Title: Prestress Losses in Beams Cast with
Author(s): E.D. Ruiz, B.W. Staton, N.H. Do, and W. Micah Hale
Publication: Symposium Paper
Appears on pages(s): 93-104
Keywords: beams; prestress losses; self-consolidating concrete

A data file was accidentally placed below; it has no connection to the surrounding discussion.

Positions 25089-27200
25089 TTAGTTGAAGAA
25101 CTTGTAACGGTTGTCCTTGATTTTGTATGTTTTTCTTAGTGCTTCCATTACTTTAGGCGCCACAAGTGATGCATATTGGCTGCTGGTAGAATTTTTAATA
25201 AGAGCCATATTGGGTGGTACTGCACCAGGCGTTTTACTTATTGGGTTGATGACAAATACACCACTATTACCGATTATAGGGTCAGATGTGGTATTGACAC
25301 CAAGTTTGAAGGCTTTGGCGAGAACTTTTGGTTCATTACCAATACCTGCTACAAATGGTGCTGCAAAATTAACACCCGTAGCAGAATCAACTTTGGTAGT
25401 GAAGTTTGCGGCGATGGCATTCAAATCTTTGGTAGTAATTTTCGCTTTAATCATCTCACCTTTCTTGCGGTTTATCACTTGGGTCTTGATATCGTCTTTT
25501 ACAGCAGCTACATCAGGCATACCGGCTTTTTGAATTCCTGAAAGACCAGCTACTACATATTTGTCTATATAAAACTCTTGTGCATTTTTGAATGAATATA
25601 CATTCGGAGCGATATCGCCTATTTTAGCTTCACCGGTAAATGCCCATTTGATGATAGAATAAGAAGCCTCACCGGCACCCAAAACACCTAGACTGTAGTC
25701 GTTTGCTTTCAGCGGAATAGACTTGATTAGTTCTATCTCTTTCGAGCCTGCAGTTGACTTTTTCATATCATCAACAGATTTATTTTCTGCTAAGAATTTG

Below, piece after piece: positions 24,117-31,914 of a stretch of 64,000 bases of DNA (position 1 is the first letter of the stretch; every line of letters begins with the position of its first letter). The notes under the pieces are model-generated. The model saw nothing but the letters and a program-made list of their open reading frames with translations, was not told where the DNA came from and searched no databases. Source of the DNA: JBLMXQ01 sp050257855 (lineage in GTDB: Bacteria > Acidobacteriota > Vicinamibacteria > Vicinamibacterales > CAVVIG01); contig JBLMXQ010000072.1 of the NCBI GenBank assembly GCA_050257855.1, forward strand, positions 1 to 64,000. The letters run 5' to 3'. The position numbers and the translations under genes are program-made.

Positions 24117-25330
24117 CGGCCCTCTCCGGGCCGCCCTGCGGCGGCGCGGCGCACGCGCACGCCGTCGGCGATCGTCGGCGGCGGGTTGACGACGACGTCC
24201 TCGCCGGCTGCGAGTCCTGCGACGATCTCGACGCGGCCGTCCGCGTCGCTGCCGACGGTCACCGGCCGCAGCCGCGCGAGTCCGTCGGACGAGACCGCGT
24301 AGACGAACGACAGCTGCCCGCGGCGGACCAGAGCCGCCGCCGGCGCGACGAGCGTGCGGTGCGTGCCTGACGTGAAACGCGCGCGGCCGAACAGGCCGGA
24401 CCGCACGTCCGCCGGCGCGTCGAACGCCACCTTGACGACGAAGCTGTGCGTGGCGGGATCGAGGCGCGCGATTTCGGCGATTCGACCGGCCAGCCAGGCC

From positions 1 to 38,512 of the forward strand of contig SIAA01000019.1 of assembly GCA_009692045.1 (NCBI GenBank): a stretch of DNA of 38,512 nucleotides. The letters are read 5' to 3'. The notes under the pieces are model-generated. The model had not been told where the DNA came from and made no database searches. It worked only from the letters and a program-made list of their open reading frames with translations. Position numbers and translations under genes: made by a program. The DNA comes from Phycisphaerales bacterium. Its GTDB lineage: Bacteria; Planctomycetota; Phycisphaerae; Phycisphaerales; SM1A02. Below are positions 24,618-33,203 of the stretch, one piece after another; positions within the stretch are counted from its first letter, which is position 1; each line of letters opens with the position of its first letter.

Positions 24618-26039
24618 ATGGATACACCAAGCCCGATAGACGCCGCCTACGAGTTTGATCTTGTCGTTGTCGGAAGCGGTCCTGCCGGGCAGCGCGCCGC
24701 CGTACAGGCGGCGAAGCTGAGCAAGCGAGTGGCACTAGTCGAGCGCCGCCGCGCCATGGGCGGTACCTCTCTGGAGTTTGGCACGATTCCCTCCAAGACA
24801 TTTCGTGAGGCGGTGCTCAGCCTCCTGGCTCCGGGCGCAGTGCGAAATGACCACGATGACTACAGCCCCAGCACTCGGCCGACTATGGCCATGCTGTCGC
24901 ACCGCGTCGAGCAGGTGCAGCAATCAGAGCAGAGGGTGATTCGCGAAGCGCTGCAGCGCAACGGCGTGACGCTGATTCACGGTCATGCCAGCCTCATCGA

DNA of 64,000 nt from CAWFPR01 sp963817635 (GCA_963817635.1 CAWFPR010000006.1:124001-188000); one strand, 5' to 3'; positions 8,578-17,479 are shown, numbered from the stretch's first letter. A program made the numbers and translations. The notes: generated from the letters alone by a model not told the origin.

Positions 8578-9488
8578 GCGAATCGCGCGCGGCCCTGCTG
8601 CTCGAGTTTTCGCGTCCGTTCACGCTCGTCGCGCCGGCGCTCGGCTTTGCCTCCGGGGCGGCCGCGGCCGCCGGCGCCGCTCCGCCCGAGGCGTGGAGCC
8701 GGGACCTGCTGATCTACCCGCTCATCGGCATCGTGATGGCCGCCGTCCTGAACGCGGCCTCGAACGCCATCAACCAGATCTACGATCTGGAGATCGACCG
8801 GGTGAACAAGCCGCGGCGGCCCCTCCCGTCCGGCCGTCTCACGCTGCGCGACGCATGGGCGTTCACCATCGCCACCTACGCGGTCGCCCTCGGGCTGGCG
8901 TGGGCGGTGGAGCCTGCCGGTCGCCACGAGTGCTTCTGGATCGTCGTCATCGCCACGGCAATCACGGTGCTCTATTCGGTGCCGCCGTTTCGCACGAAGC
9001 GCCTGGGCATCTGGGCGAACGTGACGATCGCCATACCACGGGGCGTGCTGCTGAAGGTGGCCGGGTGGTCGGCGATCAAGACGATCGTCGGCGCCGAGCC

Self Consolidating Concrete (SCC) is a recent advancement in the concrete industry. SCC is a type of concrete that can be placed without consolidation and has become widely accepted in the precast industry in the United States. The interest of SCC in bridge girders is also growing. This research program compares the prestress losses of SCC beams to those of conventional concrete with similar compressive strengths. The research program also compares the predicted losses to measured losses. A total of 20 prestressed beams were cast, and of those 20 beams, prestress losses were measured on 10 beams. Each beam was 6.5 inches (165 mm.) wide and contained two 0.60 inch (15.2 mm.) diameter prestressing strands. The beams measured 18 feet (5.5 m.) in length with a height of 12 inches (254 mm.). Two SCC mixtures were used to cast 7 beams and a conventional concrete mixture was used in the remaining 3 beams. The SCC and conventional beams had concrete compressive strengths that ranged from approximately 7 to 10 ksi (48 to 69 MPa) at release and 10 to 13 ksi (69 to 90 MPa) at 28 days. Prestress losses were measured through the use of vibrating wire strain gages. Early test results indicate that at similar compressive strengths, there was little difference between the losses of the SCC beams versus those of the conventional concrete beams. For all beams, the measured losses (excluding relaxation) ranged from 19.2 ksi to 25.6 ksi (132 to 177 MPa) at an average age of 124 days.